Image may contain: 9 people, people smiling, people standing and indoor
      Chris wins.
    2. watching Kubo and the Two Strings (animated feature length. 4 thumbs + 4 paws up from this household)
    3. watching the super cheesy alternate ending of Titanic (Bill!! and then Leo! and Celine! Too much.)
    4. the Yelp-cident.

So, there you have it. Here’s wishing you a week in which you cry fewer times than I did in the past 30 hours. But if you do happen to cry a little.. or a bunch, make it good. Get it out. You’ll feel better. It’s just like how animals shake once they get to safety after a traumatic event and how Core Stress Release* yoga is magic. We evolved to cry because it helps.

Goodnight y’all. Stay weird.

*From The Southwest Institute of Healing Arts, on Core Stress Release: This practice strengthens and stretches the lower back and stimulates psoas (hip flexor muscle, and the only muscle that connects our top and bottom half) release. CSR Yoga Therapy is presented within the framework of familiar asana sequences and tremor release of deeply held stress and samskaras (habits) that adversely affect the physical, emotional and spiritual bodies. This is a good workout and appropriate for practitioners of all levels. It’s so cool. It allows you to release all the wack shit that has stressed you out over the years. Deep-rooted shit. Childhood shit. Shit that doesn’t matter any more that you’re still hanging on to just because you never let it go, never put it down. And the cool thing is it’s purely physical. You don’t need to cerebrally engage with the shit as it gets up to go. The idea is that our body holds on to stressors and “traumatizing” events until it’s “safe” to deal with them, but we don’t let our selves physically release it because it’s unseemly. So we just keep cramming the vault full of shit to deal w/ later, without ever dealing with it. CSR allows the body to release that holding ugh I’m obsessed I think everyone should try it. Bye.

Your Vibe Attracts Your Tribe


I credit Sir Ken Robinson among the final encouragement I needed to quit my job; to step off of the moving sidewalk to suck-town. To leave a career I used to make myself miserable. A former coworker asked me recently whether I missed any part of that life. I responded that I hadn’t realized how relieved I’d be to eliminate small talk, but that I almost missed the built in excuse for my anxiety and out of control stress. Which is insane.

In his book, Finding Your Element (which  a. I HIGHLY recommend, and 2. we ironically read as part of an office book club… I made it through the first four chapters and submitted my resignation. Boom.) Robinson brought to my attention that analysts and lawyers and accountants tend to be more miserable people because we spend the majority of our life ferreting out errors, striving for nitty-gritty perfection, and, well, analyzing. We see what we look for. And when we practice seeing the worst in people, projections, and data sets, guess what. We see the worst. In everything.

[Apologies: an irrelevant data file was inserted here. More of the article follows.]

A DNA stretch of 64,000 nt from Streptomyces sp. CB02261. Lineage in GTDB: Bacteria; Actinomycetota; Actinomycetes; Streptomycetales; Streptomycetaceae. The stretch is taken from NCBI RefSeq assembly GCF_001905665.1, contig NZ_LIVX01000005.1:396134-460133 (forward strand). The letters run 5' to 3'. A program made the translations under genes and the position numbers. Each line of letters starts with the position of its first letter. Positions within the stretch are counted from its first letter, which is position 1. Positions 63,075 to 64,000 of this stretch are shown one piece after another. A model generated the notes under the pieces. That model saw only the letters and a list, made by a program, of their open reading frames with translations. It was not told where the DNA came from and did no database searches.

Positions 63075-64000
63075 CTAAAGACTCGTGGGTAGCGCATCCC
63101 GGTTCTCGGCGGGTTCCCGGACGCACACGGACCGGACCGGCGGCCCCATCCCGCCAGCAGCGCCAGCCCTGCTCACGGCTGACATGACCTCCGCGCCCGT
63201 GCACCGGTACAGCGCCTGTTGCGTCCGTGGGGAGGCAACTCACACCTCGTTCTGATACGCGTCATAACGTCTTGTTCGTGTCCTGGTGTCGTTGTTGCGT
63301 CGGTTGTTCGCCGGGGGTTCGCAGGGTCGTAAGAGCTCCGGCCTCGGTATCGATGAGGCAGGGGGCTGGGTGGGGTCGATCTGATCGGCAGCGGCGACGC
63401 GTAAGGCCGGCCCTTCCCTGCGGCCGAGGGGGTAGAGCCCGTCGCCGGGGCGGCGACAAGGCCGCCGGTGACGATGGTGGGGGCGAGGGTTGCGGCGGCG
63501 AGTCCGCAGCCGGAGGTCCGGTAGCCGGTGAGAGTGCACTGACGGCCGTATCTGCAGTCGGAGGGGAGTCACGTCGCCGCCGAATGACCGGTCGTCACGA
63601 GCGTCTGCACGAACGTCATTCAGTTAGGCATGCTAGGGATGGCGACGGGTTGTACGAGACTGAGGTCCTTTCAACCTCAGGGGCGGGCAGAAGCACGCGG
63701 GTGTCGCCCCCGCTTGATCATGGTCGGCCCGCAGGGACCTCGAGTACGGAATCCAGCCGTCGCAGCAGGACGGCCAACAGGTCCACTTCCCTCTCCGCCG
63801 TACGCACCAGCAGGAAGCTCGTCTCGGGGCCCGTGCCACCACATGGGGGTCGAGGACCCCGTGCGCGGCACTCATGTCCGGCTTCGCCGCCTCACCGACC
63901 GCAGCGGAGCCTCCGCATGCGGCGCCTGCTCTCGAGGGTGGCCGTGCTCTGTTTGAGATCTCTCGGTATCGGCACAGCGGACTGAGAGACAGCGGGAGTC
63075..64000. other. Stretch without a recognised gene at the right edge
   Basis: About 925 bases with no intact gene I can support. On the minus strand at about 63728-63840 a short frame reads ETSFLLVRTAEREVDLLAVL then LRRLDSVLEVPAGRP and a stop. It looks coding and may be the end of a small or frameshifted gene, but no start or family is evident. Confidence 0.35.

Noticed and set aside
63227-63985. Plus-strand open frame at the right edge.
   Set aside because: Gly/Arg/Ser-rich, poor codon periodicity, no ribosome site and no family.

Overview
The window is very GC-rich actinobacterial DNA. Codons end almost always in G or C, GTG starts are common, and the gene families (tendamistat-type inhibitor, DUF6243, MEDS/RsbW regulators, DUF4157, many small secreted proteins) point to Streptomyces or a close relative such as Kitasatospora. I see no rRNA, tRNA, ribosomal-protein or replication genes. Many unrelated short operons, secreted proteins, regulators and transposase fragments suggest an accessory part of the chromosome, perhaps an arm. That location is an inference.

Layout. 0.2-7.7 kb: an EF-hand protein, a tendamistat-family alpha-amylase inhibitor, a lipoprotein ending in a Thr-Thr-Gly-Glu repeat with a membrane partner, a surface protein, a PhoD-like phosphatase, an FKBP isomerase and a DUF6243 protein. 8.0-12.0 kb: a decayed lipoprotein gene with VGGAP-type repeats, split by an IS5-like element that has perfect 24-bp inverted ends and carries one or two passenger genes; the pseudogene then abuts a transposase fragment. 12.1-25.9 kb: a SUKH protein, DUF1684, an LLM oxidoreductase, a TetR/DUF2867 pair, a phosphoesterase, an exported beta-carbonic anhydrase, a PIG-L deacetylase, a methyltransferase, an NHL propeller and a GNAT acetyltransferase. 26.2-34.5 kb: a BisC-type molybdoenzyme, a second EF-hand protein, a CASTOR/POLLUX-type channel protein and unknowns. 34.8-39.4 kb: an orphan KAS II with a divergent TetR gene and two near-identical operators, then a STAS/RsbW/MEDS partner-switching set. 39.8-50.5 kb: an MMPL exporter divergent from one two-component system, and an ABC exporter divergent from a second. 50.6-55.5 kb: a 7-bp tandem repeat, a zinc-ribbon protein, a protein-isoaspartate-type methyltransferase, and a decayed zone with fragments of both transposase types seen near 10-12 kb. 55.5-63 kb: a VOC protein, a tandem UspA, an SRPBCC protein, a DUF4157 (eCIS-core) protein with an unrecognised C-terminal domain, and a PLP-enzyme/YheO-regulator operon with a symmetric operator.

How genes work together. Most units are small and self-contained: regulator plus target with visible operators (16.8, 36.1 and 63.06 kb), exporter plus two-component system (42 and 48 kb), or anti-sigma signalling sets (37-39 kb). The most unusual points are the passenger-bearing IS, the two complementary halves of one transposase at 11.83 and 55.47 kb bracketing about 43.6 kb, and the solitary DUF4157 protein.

In Sanskrit, the language of yoga, the word for “analytical thinking” also means “unwholesome thoughts.” I don’t want to experience the world that way anymore. That’s not me. My favorite sunglasses have pink lenses. La vie en rose.

Crawling out of my corporate hell hole and into this truer life, I find myself furtively segmenting and editing myself for different imagined audiences. Trying to sterilize, neuter my offering. Eliminate all potentially embarrassing or disenfranchising elements. What if curse words offend? What if my students see I’m still learning and lose faith in me? What if more advanced practitioners read this and find me a pathetic poser. What if I think I understand something, inscribe my opinion in this stone of internet and realize days or years later that I had it all wrong? What if I’m not as funny as I think? What if I misuse semi-colons?


I fucking love cursing. Ask my parents. And my in-laws. My poor in-laws.

I would never want to study under (let alone be) someone who isn’t compulsive in furthering their understanding of our craft; someone who isn’t willing to try something new, reconsider a conviction, or say “I don’t know.”

If my open-hearted honesty strikes you as trite, then maybe we weren’t meant to be friends. And I’m cool with that. Because you probably suck.

Or maybe you’re just not into open-hearted honesty. Which is cool, too, I guess… I catch myself equivocating here. As always. It’s kinda been my thing. Kinda. Maybe. Probably. Or not.